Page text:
Are you happy with the outcome and the fine amount of Rs 1 lakh and Rs 50,000 imposed on Times Now Navbharat and News18 India, respectively, for their programmes using the word “love jihad” in the context of the Shraddha Walker murder case? 

I’m happy about the fact that the body is calling violations as violations. They are actually looking into the case. They are trying to understand the larger context. In their decisions, I feel their assessments of the violations are accurate. The board does not have the power to levy fines over Rs 1 lakh. So, in that sense, I am dissatisfied with the self-regulatory body but not with the board members because they haven’t decided to put a cap of Rs 1 lakh.

Rarely a monetary fine is imposed. More often, it is the removal of content. The channel will be given a warning, sometimes in a stronger word. Then, they’ll ask the channel to take down the video from online sources, which is not very helpful because seven or eight months have passed. It already has the kind of views that that programme had to get. The purpose of that channel is satisfied. They don’t really care if they have to delete something after eight months. But I think the larger benefit is that the violations are being recorded in the public space. It’s documented that we stood against this and that this news show was violating guidelines, and it was ordered to be taken down.

If you see the recent cases, at least there’s some chatter about it on social media platforms and digital spaces. Now everybody knows how the news media is. I think some of these cases just help with documentation.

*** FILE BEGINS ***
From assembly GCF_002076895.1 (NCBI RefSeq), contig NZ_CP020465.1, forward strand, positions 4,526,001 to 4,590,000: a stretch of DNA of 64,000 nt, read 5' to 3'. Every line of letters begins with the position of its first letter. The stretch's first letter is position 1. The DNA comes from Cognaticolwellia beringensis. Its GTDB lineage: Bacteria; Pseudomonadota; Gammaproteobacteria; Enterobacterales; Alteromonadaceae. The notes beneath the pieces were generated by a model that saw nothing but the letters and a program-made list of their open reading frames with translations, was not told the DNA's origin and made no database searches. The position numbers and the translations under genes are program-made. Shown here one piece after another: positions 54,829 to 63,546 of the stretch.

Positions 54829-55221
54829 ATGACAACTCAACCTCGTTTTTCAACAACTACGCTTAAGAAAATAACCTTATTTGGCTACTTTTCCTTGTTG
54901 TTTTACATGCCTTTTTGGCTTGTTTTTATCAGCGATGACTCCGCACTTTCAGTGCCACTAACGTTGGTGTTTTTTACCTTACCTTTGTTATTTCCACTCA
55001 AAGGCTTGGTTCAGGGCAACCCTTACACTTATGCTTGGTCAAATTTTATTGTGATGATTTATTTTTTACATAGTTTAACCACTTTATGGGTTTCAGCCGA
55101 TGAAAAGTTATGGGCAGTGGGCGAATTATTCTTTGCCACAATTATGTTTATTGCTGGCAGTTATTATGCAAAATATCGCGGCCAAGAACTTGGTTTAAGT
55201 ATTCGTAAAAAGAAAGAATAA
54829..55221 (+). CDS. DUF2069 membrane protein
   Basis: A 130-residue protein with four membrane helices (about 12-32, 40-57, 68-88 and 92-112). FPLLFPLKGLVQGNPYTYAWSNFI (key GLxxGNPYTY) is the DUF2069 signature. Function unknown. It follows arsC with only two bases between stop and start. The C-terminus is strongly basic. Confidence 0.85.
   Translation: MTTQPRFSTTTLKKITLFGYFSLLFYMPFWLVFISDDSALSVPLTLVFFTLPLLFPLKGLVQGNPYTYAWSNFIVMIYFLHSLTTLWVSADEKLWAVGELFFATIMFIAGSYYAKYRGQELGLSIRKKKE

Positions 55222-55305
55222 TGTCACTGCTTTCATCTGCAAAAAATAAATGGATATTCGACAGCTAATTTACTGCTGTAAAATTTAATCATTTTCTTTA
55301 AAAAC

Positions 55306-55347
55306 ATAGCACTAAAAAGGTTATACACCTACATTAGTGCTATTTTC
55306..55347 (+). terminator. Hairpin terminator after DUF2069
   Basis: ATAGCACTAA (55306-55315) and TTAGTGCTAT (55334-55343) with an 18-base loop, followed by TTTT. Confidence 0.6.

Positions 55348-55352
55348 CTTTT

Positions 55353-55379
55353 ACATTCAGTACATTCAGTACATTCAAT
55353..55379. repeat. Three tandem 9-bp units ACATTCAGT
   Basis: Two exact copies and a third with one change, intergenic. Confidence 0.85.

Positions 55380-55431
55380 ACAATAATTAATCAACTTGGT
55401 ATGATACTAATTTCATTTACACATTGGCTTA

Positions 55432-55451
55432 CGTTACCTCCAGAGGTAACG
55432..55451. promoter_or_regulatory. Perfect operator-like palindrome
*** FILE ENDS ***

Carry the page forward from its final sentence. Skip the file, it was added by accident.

Even after strict orders and fines, the channels keep repeating their violations. What are your thoughts on that? 

I had filed a case against the baseless allegations that were being levelled against protesting farmers (in the 2020-2021 farmers’ protest) on the grounds of inaccuracy, misinformation, and fake news. Media channels were linking them with Khalistani supporters and saying that they had infiltrated the protest baselessly, and they were also using footage of different protests or festivals from Germany and other locations. Similar things are happening again (in news coverage of the 2024 farmers’ protest). So, this will continue to happen, and that’s why we need to stay vigilant and keep pressing as much as we can from our side to put a break on it.

What are the challenges that you face?

There are many news organisations that are not a part of the NBDSA. This includes Republic TV and Sudarshan TV, which are far worse than the others.

They have chosen not to be a part of the NBDSA, and they’ve formed their own body—the News Broadcasters Federation. Their duties are the same as NBDSA. I filed two cases after it was formed, but I never got any hearing. I just got an acknowledgement email in the beginning. They haven’t passed any orders as far as I know.

In the past, we have seen that some channels that are members of the NBDSA and are dissatisfied with its stance have the easy option of just stopping their membership.  (In 2022,  for instance, TV9 Network quit the NBDA over disagreement on its stance on television ratings.)

These channels are then by themselves, or they become part of bodies like the News Broadcasters Federation, which is non-functional. Then, people are only left with the option of either filing cases with the ministry of information and broadcasting or with the courts. I’ve done both in certain cases where the channel wasn’t a part of NBDSA.

I’ve gone to the ministry of information and broadcasting. They take their own sweet time. They never get back to you. I had to keep calling them for almost over a year. I had to keep calling their secretary and keep asking for updates. I wouldn’t get any updates at all. Then, finally, I filed a case in the Delhi High Court with the help of a lawyer who worked on this case pro bono. A Marathi news channel had interviewed a naturopath who was promoting conversion therapy, saying that you can make gay people straight by giving them this medicine.